You’re Invited to the
Geography of Grace Event
Saturday, February 24th, Illiopolis
What is Geography of Grace?
Geography of Grace is a twelve-session curriculum which draws upon the metaphors of natural landscapes to explore the landscapes of our souls. Through poems, essays, and other writings, participants are invited to listen to how their own inner teacher is guiding them. The curriculum utilizes the circle of trust approach to provide a safe and confidential environment for sharing. All that is shared is by invitation rather than demand, providing participants with the freedom to grow in their own ways. Drawing upon the work of Parker Palmer, Geography of Grace provides an opportunity to heal whatever brokenness we experience through finding a hidden wholeness within ourselves.
What to expect:
- a time of spiritual practice
- an understanding of methods to be in this world in a way that honors self and others.
- an appreciation of others in their uniqueness, while embracing your own true self
What to experience:
- an overview of Parker Palmer’s work, Hidden Wholeness
- learning about the Touchstones which guide and undergird the practice of Circles of Trust, which is an opportunity to be fully present with other folks in such a way that we listen deeply to our own inner voice, and give space for others to find and listen to theirs.
- the gift of learning to ask open, honest questions to help others dig deeper within themselves, while also having the opportunity to receive open, honest questions yourself to help you dig deeper.
- time to let go of worries, demands, and responsibilities for a few hours!
What to leave with:
- a renewed sense of self and spirit
- perhaps some deeper understanding of ideas you have been weighing.
- new friends
- Information on how you can be part of a Circles of Trust group using the Geography of Grace curriculum.
Our gifted leaders for the day:
Minister at Carlock Christian Church – I was born and raised in Central Illinois. After graduating from the University of Illinois law school, I practiced law for ten years working both as a federal law clerk and as a litigator. After obtaining my M. Div., I was ordained in May 2016 and serve as minister of Carlock Christian Church. I have been married to my wife Kathy for 11 years and have a five-year-old son, Pax.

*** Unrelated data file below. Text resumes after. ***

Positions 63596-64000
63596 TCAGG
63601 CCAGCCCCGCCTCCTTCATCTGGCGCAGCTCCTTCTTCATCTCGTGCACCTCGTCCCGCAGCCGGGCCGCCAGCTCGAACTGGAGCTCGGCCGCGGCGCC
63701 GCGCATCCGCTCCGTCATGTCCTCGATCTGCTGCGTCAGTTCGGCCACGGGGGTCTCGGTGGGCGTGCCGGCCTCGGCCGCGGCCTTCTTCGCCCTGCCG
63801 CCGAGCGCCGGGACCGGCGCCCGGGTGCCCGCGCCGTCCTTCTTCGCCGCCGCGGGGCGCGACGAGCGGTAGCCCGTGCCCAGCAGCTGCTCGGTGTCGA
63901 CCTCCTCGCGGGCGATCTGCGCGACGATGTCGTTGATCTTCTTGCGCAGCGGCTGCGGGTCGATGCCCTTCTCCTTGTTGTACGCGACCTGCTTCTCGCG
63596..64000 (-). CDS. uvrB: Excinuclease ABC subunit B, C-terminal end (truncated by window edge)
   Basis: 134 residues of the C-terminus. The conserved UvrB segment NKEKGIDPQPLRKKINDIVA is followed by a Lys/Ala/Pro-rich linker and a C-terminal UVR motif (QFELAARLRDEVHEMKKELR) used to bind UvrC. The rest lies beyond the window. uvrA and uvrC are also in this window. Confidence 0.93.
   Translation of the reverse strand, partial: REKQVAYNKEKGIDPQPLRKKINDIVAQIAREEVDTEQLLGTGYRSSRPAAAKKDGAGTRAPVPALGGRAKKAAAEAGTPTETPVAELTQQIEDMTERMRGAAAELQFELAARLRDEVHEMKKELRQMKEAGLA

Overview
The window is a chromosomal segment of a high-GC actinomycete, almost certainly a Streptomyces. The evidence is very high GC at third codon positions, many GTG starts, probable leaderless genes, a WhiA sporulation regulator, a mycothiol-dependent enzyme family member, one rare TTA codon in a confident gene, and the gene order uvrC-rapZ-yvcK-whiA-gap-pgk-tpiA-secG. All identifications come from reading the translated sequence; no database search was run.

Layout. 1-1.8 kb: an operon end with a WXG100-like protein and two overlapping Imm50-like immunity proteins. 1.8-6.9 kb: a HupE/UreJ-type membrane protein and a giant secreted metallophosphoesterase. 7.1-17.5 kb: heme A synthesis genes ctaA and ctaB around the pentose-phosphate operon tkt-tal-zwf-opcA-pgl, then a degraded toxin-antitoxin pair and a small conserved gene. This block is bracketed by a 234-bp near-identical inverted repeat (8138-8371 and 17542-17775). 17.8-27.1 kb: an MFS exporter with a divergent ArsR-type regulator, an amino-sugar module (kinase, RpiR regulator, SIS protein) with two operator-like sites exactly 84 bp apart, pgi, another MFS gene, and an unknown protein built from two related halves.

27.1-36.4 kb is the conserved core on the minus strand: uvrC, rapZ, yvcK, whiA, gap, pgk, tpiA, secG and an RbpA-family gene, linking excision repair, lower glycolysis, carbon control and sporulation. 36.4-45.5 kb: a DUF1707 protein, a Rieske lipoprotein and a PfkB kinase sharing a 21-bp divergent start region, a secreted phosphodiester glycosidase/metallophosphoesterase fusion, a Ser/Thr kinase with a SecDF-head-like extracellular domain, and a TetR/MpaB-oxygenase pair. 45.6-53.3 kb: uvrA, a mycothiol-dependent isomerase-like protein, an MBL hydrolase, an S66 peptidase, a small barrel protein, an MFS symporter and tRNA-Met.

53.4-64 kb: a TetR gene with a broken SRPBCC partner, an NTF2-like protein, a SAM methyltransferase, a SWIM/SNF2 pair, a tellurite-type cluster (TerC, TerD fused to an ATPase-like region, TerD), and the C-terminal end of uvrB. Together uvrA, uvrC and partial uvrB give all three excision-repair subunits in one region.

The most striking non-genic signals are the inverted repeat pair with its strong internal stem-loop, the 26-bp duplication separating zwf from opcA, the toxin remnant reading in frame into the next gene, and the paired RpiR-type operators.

While attending the Geography of Grace facilitator training, I recognized the unique ability of this curriculum to assist people in listening to the voice of God within themselves. Utilizing the circle of trust approach, Geography of Grace provides a safe space for sharing and for self-exploration to a degree I have not found elsewhere.
Minister at Illiopolis Christian Church and Niantic Christian Church – I grew up in Central Illinois, and obtained a biology degree from the University of Illinois – Chicago. After time spent in the IL Army National Guard and teaching high school biology, I obtained an M. Div. from Lexington Theological Seminary in Lexington, KY.
Since mid-2001, I have been serving as pastor at the Christian Church of Illiopolis. In 2012, I began as pastor of Christian Church of Illiopolis and Niantic Christian Church. Serving yoked congregations has been a unique privilege. I have been married to Andrew for 11 years, and have an eight year-old son, Devon.
I appreciate the Geography of Grace curriculum and the circles of trust approach, as they are excellent tools for discernment and self-discovery and growth. These tools have provided benefits for me individually, and after pursuing facilitator training, will be indispensable for groups and congregations. I see many opportunities for my congregations to address issues in each community, as well as enriching the spiritual lives of members within the churches.
Minister at Christian Church of Arlington Heights – – I’m from Asheville, NC. I attended Oberlin, College in Oberlin Ohio and then received my M.Div. from the University of Chicago Divinity School. Since then, I’ve served as a chaplain resident at Northwestern Memorial Hospital and now as the pastor of the Christian Church of Arlington Heights.
I am grateful for the way that the Circles of Trust approach works teaches practices that help us to honor each other. It asks participants to trust that God is at work in every person around the circle, and to listen with humility and openness rather than trying to fix others or offer advice.